Uterine Function: From Normal to Polycystic Ovarian Syndrome Alterations.Curr Med Chem. 2018; 25(15):1792-1804.CM
The endometrium is one of the most important female reproductive organs. Polycystic ovarian syndrome (PCOS) is a reproductive and endocrine pathology that affect women of reproductive age. PCOS negatively affects the endometrium, leading to implantation failure and proliferative aberrations.
We conducted a search at the http://www.ncbi.nlm.nhi.gov/pubmed/electronic database using the following key words: endometrial steroid receptors, endometrium, uterine function, endometrium and PCOS, implantation window, implantation and PCOS, implantation markers, inflammation, oxidative stress. We selected the articles based on their titles and abstracts, then we analyzed the full text and classified the articles depending on the information provided according to the sections of the present review.
The endocrine and metabolic abnormalities displayed in women with PCOS promote complex effects on the endometrium, leading to a low rate of implantation and even infertility. Women with PCOS show alterations in the Hypothalamic-Pituitary- Ovarian axis, which results in constant circulating levels of estrogen, similar to those at the early follicular phase, and a deficiency in the withdrawal of estrogen and progesterone. Besides this deficiency in the withdrawal of estrogen and progesterone, the insulin/ glucose pathway, adhesion molecules, cytokines and the inflammatory cascade, together with the establishment of a pro-oxidative status, lead to an imbalance in the uterine function, which in turn leads to implantation failure or even endometrial cancer.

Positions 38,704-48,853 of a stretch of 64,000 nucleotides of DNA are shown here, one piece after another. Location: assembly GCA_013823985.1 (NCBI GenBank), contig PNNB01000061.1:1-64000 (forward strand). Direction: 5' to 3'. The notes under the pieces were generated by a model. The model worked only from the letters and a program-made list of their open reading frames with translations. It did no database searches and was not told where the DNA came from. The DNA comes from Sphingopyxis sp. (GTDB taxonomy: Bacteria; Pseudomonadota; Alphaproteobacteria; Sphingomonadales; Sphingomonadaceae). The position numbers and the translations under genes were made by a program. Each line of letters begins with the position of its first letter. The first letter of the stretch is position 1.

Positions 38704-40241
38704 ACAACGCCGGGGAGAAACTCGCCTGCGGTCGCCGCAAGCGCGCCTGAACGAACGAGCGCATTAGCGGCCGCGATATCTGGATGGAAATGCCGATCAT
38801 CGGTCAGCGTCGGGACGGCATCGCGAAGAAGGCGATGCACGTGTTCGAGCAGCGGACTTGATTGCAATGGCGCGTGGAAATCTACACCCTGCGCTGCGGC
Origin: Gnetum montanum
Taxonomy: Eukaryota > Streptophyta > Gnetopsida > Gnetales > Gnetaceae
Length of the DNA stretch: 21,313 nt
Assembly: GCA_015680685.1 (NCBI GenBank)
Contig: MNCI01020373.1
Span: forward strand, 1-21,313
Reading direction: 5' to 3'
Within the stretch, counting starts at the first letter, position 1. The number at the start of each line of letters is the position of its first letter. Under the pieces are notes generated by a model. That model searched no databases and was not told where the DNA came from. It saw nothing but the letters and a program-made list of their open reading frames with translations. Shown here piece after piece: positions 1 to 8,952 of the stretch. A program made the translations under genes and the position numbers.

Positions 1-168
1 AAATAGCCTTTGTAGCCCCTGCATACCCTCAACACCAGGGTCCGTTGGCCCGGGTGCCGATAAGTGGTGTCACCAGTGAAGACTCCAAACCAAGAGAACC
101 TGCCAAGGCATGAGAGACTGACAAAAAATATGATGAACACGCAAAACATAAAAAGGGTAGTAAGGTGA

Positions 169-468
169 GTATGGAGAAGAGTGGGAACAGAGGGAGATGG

Women with PCOS display a dysregulation of the Hypothalamic-Pituitary- Ovarian axis, which alters the steroid pathway. In addition, the deficiency in the withdrawal of estrogen and progesterone in the endometrium results in abnormal endometrial cellular proliferation. The imbalance in adipose tissue observed in PCOS patients reinforces the increase in circulating hormones. The present review describes the role of hormones, metabolites, cytokines, adhesion molecules and the insulin/glucose pathway related to the uterine endometrium in women with PCOS and their role in implantation failure and development of endometrial cancer.